Feminist Literary Criticism and Lysistrata Essay

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Classically, women playwrights are almost completely absent. There were virtually no women writers at all up until at least the seventeenth century. This fact originally led feminist critics to disregard the classical period. In an article titled “Classical Drag: The Greek Creation of Female Parts,” Sue Ellen Case states that because “traditional scholarship has focused on evidence related to written texts, the absence of women playwrights became central to early feminist investigations” (132). Despite this absence of female writers, feminist critics analyze the role of women in ancient Greece in other ways. Recently, feminist writers have been able to delve further into the classical period by examining female characters from the works of …show more content…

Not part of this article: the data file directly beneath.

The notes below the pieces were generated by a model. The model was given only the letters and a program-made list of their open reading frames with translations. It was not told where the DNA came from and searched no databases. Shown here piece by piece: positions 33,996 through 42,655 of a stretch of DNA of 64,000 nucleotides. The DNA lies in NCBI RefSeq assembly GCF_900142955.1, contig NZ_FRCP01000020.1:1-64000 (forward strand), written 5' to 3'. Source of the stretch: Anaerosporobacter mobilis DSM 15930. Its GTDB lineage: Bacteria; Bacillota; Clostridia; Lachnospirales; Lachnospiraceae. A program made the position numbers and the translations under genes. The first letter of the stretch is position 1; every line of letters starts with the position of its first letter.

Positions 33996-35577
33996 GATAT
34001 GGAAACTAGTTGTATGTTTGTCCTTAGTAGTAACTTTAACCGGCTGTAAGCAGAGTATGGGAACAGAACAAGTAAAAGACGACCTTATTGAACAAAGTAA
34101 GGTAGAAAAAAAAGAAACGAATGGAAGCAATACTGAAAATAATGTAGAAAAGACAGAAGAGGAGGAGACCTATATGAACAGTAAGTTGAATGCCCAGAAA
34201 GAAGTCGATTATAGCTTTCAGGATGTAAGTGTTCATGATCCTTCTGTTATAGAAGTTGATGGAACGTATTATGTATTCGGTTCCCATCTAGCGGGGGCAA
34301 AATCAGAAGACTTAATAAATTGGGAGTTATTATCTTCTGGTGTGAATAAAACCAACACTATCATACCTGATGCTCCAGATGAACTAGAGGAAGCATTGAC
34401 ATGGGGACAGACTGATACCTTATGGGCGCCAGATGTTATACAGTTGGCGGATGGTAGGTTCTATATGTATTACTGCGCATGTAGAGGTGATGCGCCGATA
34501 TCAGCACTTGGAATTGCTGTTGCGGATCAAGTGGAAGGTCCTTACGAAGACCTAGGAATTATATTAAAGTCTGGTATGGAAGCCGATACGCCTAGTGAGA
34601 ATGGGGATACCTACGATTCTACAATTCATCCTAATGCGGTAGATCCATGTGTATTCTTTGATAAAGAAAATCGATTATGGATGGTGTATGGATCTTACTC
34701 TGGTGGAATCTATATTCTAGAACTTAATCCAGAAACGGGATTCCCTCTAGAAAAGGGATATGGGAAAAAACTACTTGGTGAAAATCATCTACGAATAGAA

They are what men think women actually are. By looking at the roles in which men place those fictional women, we can examine the “cultural ‘mind-set’ in men and women which perpetuates cultural inequality” (Barry 122). This representation of women is a main concern of feminist literary critics. Women characters in classical drama, such as Aristophanes’ Lysistrata, are not so much realistic, well-rounded female characters, but figments of a classical male imagination. The representations of the women in Lysistrata are unrealistic in terms of their behavior towards one another as well as the relative amount of power that they gain through their attempt to influence the diplomacy of the men. However, the societal constraints on their behavior are somewhat accurate. Women in ancient Greek society had little to no political or social influence. Originally, they took part in the traditional religious practices, like the festivals of the god Dionysus. “In the sixth century, both women and men participated in these ceremonies, but by the fifth century, when ceremonies were becoming what is known as theatre, women disappeared from the practice” (Case 133). This decline in female involvement was due to the prevalence of merging ideas of appropriate social conduct and morality more so than any particular laws excluding them. A rise in the importance of women’s role coincided with the rise of the family
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